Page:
Business Consulting / Lease Accounting – Should You Lease or Buy?

Lease Accounting – Should You Lease or Buy?

When it comes to lease or buy, there are pros and cons to both options. In this post, we will explore the advantages and disadvantages of each choice so that you can make the best decision for your company. Leasing is a great option for businesses that want to conserve cash flow, while buying assets provides tax benefits and long-term stability.

What is a Lease?

A lease is a contract between a lessee and lessor for the use of an asset, such as equipment, vehicles, or real estate. The lessee agrees to make periodic payments to the lessor over the term of the lease. At the end of the lease term, the lessee may have the option to purchase the asset for its residual value or return the asset to the lessor.

What Kinds of Leases Are Most Common?

There are two types of leases: operating leases and financing leases. Operating leases are typically used for equipment, vehicles, or office space. The lease payments are considered an operating expense on the lessee’s income statement. Financing leases are used for long-term assets, such as land, buildings, or machinery. The lease payments are considered a financing expense on the lessee’s income statement.

What is Lease Accounting?

Lease accounting is the process of recording lease payments on a company’s financial statements. The two types of leases are accounted for differently.

Lease Accounting Standards

In 2016, the Financial Accounting Standards Board (FASB) issued new lease accounting standards, which, after being delayed several times, are effective for fiscal years beginning after December 15, 2021. The new standards require lessees to record all leases on their balance sheets as assets and liabilities. These standards are part of ASC 842 (ASU 2016-02).

What is the Difference Between Buying or Leasing an Asset?

The main difference between buying and leasing an asset is who owns the asset at the end of the lease term. When you lease an asset, you are renting it from the lessor. At the end of the lease term, you will return the asset to the lessor unless you exercise an option to purchase it, if available. When you buy an asset, you own it outright and can do with it as you please.

Is Buying or Leasing Better for Tax Purposes?

The answer to this question depends on the type of lease. Operating leases are deductible as payments are made.  Financing leases have the same tax treatments as purchasing.

When Should a Company Buy an Asset?

There are several reasons why a company might choose to buy an asset:

  • To potentially  gain control over the asset: When you lease an asset, you don’t have full control over it because you don’t own it. If you need full control over an asset, such as for customization or long-term strategic planning, then buying it may be the better option.
  • To avoid lease accounting: As we mentioned previously, lease accounting can be complex. If you want to avoid this complexity, then you should buy the asset instead of lease it.

When Should a Company Lease an Asset?

There are several reasons why a company might choose to lease an asset:

  • To conserve cash flow: When you lease an asset, you don’t have to pay the full purchase price upfront. This can help free up cash flow for other purposes.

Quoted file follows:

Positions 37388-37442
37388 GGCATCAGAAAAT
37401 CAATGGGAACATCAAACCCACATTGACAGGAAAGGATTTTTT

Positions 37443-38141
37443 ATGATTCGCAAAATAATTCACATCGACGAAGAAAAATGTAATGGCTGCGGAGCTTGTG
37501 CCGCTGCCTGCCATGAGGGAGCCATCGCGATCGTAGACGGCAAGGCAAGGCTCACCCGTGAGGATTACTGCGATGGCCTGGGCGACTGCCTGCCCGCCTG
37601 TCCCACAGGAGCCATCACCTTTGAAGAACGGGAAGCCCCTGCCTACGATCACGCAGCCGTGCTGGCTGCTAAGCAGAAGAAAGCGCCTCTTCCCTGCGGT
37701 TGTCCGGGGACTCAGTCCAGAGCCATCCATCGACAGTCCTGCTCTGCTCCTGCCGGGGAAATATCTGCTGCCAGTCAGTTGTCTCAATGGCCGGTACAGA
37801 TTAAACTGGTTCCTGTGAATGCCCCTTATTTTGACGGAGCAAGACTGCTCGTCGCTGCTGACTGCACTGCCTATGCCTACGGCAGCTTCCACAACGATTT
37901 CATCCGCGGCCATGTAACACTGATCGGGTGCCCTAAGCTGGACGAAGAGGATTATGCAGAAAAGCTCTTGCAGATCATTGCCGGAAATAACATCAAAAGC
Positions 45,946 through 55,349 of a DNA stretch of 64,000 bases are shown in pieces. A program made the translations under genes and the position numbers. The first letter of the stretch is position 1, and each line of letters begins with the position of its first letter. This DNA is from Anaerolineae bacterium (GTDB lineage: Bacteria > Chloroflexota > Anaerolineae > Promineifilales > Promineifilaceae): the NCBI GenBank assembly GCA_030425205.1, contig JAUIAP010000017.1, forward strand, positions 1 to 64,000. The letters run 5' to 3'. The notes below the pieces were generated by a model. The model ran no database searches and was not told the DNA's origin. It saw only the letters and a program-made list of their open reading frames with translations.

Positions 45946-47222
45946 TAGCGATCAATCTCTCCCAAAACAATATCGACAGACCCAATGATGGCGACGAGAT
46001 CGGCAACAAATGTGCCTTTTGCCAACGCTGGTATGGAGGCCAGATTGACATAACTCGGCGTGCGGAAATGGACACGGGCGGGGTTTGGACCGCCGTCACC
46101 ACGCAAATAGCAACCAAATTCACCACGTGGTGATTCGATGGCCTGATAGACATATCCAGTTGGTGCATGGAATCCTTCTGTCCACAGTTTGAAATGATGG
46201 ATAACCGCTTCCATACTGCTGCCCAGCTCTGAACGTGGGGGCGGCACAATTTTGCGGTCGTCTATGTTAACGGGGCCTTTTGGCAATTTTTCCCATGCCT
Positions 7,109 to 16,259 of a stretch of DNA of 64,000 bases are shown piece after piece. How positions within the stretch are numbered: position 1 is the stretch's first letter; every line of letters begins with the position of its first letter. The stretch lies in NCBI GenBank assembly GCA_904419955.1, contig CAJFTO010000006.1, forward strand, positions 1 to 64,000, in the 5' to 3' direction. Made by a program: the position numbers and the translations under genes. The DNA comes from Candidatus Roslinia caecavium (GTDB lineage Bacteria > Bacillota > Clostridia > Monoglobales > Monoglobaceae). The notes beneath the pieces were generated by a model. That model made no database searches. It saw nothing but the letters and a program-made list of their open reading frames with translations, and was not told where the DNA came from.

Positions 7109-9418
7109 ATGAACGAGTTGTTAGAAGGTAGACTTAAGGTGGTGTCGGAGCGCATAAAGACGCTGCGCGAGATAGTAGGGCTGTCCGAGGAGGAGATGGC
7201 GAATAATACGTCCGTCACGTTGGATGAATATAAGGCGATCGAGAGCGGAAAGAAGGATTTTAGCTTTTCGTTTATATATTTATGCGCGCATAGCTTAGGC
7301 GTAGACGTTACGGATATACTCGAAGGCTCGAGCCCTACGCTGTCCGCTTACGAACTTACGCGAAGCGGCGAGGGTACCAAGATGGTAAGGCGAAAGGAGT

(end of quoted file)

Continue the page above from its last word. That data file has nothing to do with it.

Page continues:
• To get the latest and greatest: Technology and other assets can become outdated quickly. When you lease an asset, you can always get the latest and greatest model without having to worry about selling the old one.
  •  To avoid obsolescence risk: If an asset is likely to become obsolete quickly, it may not make sense to buy it. By leasing the asset, you can return it at the end of the lease term and lease a new one.
  • To reduce maintenance costs: When you lease an asset, the lessor may be responsible for maintaining it. Depending on the structure of the lease, this can save you money on repairs and upkeep.

There are pros and cons to both buying and leasing an asset. It’s important to weigh all of your options before making a decision. Lease accounting, buy or lease, and tax benefits are all important factors to consider.

Other Lease vs. Buy Questions

What are lease liabilities in a balance sheet?

Lease liabilities are the amount of money that a company owes for lease payments that have not yet been made. These payments are typically recorded on a company’s balance sheet as a long-term liability. The lease liability account represents the present value of the amount of money that a company owes for lease payments over the remaining life of the lease. This account is important because it helps managers keep track of how much money is owed and when the payments are due.

How do you record leases in accounting?

The lease payments are typically recorded as an expense on the income statement. The lease liability is typically recorded as a long-term liability on the balance sheet.  

What is a right of use asset?

 Initially you record an asset and a liability and as the lease is paid, you have lease expense for an operating lease and depreciation and interest expense for a financing lease.

Lease Accounting in Maryland

There are upwards of 700 companies headquartered in the state of Maryland, with 6 on the Fortune 500. Billions of dollars flow through Maryland on a daily basis, and a significant portion of that money is dedicated to leases. Since the creation of new standards in recent years, accurate lease accounting is more important than ever. Make sure you have a firm like Katz Abosch, experts in accounting matters for Maryland and beyond.

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